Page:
Saturday, April 5, 2008

Does Milk "Do a Body Good?"

Note: Part of my motivation in keeping this blog is to serve as a resource for many food and nutrition issues. Some of you know that I am currently in a Masters program in Nutrition and Health Education, that I am studying in a more formal way what I live and research because it fascinates me--and maybe just because I am driven (or is that led?) to it! Anyway, I regularly have to write on various topics concerning nutrition for my program, from formal research papers to creating client handouts. I will begin sharing some of these writings here, so we can all benefit from this work I am doing (and you help me too: I write more clearly with an audience in mind).

Fair warning, gentle reader: I am very opinionated, and my bias will no doubt be obvious. I will try here to provide links for my assertions--and I will include many sources, even (especially?) some that do disagree with my personal viewpoint.
Please let me know if there are topics you would like me to address, and if there are resources you are wanting to find. And tell me if posting these papers helps you in any way . . .


Is milk "nature's perfect food?" In the USA, we have certainly all been told this many times. But is it true? And which milk are we talking about anyway? This has become a heated issue for some, one that touches on how we feed our most vulnerable citizens, our children (ok, and the rest of us, too). There are now websites on both sides of the issue (see NotMilk for many articles and links against drinking milk, and see RealMilk for argument supporting milk drinking.) There are those who think milk is poison and those who believe it is nectar of the gods . . . I am not sure I can settle the controversy for all, as the food we eat is such a personal decision--and because "milk" is not really one thing. I will try to illuminate what I feel are some major issues.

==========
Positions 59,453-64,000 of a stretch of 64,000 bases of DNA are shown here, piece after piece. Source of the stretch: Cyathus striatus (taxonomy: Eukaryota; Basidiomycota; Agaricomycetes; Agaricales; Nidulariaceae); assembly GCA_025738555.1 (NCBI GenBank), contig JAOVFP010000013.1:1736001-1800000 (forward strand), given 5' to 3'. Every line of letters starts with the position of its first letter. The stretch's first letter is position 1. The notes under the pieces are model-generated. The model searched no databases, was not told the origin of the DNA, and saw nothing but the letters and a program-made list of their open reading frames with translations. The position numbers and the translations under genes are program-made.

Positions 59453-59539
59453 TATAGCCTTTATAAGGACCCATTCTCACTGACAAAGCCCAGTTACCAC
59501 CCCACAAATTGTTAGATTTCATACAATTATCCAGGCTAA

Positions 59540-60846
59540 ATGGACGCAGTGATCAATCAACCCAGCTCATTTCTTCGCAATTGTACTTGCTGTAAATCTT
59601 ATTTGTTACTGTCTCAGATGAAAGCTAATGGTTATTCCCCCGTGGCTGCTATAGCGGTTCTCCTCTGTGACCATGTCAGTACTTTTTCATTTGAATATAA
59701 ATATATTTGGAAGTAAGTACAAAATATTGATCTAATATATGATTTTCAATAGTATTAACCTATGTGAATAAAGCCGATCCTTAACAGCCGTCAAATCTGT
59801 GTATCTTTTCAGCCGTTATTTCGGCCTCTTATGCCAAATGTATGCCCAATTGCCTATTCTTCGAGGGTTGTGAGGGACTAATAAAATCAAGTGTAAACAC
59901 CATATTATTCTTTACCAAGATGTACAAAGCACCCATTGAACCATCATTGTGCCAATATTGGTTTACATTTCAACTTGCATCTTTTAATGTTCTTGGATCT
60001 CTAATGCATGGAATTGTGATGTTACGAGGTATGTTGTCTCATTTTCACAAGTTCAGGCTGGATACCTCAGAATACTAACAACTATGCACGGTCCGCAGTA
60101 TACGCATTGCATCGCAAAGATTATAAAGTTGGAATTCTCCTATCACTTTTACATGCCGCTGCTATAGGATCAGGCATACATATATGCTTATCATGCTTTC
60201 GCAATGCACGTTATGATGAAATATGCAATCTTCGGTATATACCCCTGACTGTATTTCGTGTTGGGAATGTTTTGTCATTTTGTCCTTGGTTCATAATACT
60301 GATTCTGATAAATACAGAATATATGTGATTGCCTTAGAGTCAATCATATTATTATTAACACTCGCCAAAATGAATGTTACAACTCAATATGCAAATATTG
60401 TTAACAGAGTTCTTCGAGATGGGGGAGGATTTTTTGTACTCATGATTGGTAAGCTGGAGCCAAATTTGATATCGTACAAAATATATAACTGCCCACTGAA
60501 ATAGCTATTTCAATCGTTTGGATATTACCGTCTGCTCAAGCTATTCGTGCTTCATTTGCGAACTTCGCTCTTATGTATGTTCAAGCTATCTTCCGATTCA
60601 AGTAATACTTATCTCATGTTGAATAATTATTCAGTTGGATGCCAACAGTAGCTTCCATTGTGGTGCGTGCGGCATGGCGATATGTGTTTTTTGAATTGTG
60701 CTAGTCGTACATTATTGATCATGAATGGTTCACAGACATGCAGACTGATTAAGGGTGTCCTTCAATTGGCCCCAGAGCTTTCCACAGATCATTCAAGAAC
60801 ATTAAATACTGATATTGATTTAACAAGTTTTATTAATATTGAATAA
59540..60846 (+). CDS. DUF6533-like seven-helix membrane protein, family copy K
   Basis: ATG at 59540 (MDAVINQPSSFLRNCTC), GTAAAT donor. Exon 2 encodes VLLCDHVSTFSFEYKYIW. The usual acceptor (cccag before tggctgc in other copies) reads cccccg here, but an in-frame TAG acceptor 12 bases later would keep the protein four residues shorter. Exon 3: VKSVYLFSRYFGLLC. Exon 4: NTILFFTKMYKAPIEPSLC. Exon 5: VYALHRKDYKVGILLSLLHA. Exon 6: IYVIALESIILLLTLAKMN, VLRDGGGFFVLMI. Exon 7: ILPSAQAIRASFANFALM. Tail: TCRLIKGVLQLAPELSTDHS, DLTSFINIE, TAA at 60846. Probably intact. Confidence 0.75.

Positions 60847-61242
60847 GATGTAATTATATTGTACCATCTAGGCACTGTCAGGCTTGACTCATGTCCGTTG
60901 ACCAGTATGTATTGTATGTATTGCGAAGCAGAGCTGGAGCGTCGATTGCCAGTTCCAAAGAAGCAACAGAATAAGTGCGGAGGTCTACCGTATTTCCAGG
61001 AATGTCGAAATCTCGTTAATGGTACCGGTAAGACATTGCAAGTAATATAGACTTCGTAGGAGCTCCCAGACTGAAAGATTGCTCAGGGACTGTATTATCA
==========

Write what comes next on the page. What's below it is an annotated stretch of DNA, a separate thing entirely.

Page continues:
First, a definition: milk (mlk) n.
1. A whitish liquid containing proteins, fats, lactose, and various vitamins and minerals that is produced by the mammary glands of all mature female mammals after they have given birth and serves as nourishment for their young.
2. The milk of cows, goats, or other animals, used as food by humans.
3. A liquid, such as coconut milk, milkweed sap, plant latex, or various medical emulsions, that is similar to milk in appearance.

Part one hints at one of the foundations of the controversies: Milk's biological purpose is nourishment for the young of a species. Milk, as we generally understand it, is meant as the sole food for mammalian young for a species-specific period of time. Some feel that we humans have no business drinking the milk of other animals, and certainly not past the natural age of weaning of our own species (that--weaning--is a controversy for another day!) On the other hand, many believe that if milk can function as a complete source of nutrients, macro and micro, then it must be an ideal of sorts: "nature's perfect food."

The definition does cover some of the variety we need to address. Most basically in our culture, we are usually referring to mammal milk, especially from cows. Not all cultures depend upon the cow--throughout history, humans have drunk the milks of goats, sheep, water buffalo, horses, reindeer, camels, yak, and others we might find odd or improbable. And we now have commercially available soy, rice, almond, coconut and hemp milks. At home, milks can be made from many nuts and seeds. And yet, are these milks similar in nutritive value? Are they traditional foods? It seems they might not be, though the history is not very clear. Neither is nutritional information on these "alternative" milks easy to come by, perhaps because they are newer (see this link for a comparison of human and some animal milks).